Tip 1: Spend an hour with a pro.

Invite a Realtor or interior designer over to check out your home. Many Realtors will do this as a courtesy, but you’ll probably have to pay a consultation fee to a designer. Even small suggestions, such as paint colors or furniture placement, can go a long way toward improving the look and feel of your home.

Tip 2: Paint, paint, paint.

One of the simplest, most cost-effective improvements of all is a fresh coat of paint. Newly painted rooms look clean and updated — and that spells value. Neutral paint colors appeal to the greatest number of people, making your home more desirable. On average, a gallon of paint costs around $25, leaving you plenty of money to buy rollers, tape, drop cloths and brushes.

Tip 3: Save the popcorn for the movies.

Few structural elements date a house more than popcorn ceilings. So dedicate a weekend to ditching the dated look and adding dollar signs to the value of your home. First, visit your local hardware store for a solution to soften the texture. Then, simply scrape the popcorn away. It’ll bring your house into the new millennium with minimal cost and effort.

Tip 4: Cleanliness counts.

You only get one shot at a first impression, so make the interior of your home shine from the entrance to the exit. For less than $400, you can hire a cleaning service for a thorough top-to-bottom scrubbing. Even if you clean your home regularly, you likely miss or overlook some nooks and crannies.

Tip 5: Small bathroom updates equal a big return.

Bathroom updates are always a smart move. Even if you can’t afford a full remodel, small changes can update the room without bruising your bottom line. For a quick, inexpensive face lift, replace dated wallpaper or light fixtures with updated paint and lighting.

Do you have any other budget conscious ideas on how to add value to your home?

Courtesy of:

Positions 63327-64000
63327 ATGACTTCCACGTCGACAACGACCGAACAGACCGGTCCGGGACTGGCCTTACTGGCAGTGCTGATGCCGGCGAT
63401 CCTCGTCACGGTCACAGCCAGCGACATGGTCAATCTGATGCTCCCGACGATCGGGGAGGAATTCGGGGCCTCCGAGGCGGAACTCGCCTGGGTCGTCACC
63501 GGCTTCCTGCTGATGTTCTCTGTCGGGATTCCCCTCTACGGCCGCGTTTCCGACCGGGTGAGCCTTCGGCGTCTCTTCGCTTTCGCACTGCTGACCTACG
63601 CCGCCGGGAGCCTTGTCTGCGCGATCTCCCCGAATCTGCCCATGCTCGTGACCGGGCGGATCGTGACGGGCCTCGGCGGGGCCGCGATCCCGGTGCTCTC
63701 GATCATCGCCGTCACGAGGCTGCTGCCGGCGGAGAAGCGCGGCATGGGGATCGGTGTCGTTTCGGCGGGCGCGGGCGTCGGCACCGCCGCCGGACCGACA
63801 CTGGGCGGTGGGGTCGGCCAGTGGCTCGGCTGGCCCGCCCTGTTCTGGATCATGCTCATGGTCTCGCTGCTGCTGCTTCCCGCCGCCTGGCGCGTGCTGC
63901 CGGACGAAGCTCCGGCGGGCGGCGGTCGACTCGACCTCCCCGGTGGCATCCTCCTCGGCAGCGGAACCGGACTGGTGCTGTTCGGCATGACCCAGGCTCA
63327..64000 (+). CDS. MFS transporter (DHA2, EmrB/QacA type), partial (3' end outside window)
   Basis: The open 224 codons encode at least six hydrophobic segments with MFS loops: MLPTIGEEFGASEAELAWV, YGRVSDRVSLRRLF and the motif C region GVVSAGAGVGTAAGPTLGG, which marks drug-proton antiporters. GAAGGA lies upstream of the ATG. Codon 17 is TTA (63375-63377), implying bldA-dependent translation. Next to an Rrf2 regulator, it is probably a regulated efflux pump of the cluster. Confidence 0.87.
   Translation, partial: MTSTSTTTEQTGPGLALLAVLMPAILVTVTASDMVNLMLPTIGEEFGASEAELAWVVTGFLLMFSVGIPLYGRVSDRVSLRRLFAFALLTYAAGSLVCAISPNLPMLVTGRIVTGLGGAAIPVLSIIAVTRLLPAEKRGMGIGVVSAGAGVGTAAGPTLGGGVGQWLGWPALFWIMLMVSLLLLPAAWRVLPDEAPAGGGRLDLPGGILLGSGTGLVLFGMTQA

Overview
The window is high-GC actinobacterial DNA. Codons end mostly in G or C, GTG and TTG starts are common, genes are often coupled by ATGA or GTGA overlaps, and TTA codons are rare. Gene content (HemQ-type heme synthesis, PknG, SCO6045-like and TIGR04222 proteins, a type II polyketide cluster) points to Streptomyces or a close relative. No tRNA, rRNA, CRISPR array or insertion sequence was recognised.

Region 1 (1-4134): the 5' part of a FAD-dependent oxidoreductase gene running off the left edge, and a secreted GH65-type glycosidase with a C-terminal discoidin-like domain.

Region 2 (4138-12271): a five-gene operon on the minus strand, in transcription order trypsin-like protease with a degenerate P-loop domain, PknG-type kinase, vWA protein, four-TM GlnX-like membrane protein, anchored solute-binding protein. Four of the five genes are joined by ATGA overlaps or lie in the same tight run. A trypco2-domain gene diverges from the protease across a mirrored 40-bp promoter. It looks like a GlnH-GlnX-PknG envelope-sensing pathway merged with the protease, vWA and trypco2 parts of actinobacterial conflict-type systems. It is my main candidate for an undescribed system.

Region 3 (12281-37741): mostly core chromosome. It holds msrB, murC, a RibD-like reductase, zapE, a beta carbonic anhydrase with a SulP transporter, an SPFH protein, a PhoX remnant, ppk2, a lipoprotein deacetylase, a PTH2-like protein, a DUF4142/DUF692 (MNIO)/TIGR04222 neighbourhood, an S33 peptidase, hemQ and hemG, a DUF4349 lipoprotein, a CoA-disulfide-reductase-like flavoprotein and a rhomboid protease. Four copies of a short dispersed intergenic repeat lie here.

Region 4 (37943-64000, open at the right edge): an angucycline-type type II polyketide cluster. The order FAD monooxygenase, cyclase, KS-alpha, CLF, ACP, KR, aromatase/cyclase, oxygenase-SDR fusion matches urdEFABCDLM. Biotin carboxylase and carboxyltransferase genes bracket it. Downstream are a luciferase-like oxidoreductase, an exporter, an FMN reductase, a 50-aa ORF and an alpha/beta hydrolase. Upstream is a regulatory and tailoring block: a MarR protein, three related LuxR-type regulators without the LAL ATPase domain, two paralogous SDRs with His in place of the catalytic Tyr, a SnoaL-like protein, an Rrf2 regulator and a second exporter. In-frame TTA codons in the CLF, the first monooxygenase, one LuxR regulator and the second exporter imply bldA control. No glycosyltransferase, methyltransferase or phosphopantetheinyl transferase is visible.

Biggest Losers: 20 Home Design Features That Send Buyers Running

December 24, 2009

By Barbara Ballinger, Architecture Coach columnist and guest blogger


Design glitches draw attention away from a home’s best features. Don’t let out-of-date fixtures and unappealing decor cost you a sale. While some buyers may actually appreciate “vintage” features, home and design experts say these 20 features almost always serve as a turnoff.

1. Dated and excessively bold or dark paint and tile colors, such as “Pepto Bismol” pink, avocado green, deep plum, or jet black. “Dark can be cool, but it has to be a color that’s popular today,” says sales associate Jennifer Ames, crs®, of Coldwell Banker Residential Brokerage in Chicago.

2. Lacquered or high-gloss painted walls that are expensive to repaint and show all defects. Likewise, faux- and sponge-painted walls can be so passe.

3. Painted trim that’s very dark-and costly to remove.

4. Wallpaper, which is a lot of work (and potentially expensive) to remove. Most disliked: Dated flowered or striped patterns.

5. Kitchens that lack any dining space. Also, outdated, small-scale, and dirty kitchen appliances that look like they won’t perform.

6. Worn, cracked laminate countertops, and backsplashes or plastic cultured marble.

7. Outdated bathrooms with small sinks, short toilets, squatty bathtubs, and tight showers-all of which aren’t conducive to unwinding after a long day’s work, says Ames.

8. Lack of ample closet space in bedrooms, or no closet at all and no place to build one or add an armoire.

9. Dens, libraries, and family rooms without built-in bookcases or a space to include shelves.

10. Stained and worn wall-to-wall carpet in rooms or on stairs. Worst choice: shag. Also, worn linoleum that suggests a house was never updated.

11. Poorly built additions that don’t blend with a home’s architecture, such as a sunroom with tinted glass.

12. Shortage of windows or very small windows, which makes a home feels dark and gloomy.

13. Ceilings with so many recessed lighting spots that they resemble Swiss cheese and are expensive to remove. Worst offenders: big 6-inch diameter lights.

14. Too many rooms outside the kitchen and bathroom that have cold ceramic tiled floors.

15. Children’s bedrooms with a theme that runs through the carpeting, wallpaper, murals, ceilings, light fixtures, curtains, and furnishings.

16. Homes without a foyer or garage.

17. Too many mirrored walls, ceilings, doors, and backsplashes in a single room. The effect is dizzying, Ames says. One mirror magnifies, but many cheapen the look.

18. Skimpy molding and trim, such as 1-inch baseboards.

19. Noisy, grinding fan in a bathroom that’s attached to a light switch so it can’t be turned off.

20. Inexpensive gold-colored light fixtures in any room. Also,  Hollywood-style lighting with huge bulbs in a bathroom is also out of date, design experts say.


Happy Thanksgiving

November 27, 2009

At this time of year – I hope everyone remembers that

what is really important about our “homes” are the

people in them – that’s what make a house a home.


We are so lucky to have a roof over our heads, food on our tables and love in our homes. From my home to yours…HAPPY HOLIDAYS.

“The most important work you and I will ever do will be within the walls of our own homes”. Harold Lee

“My home is not a place, it is people”.  Lois Bujold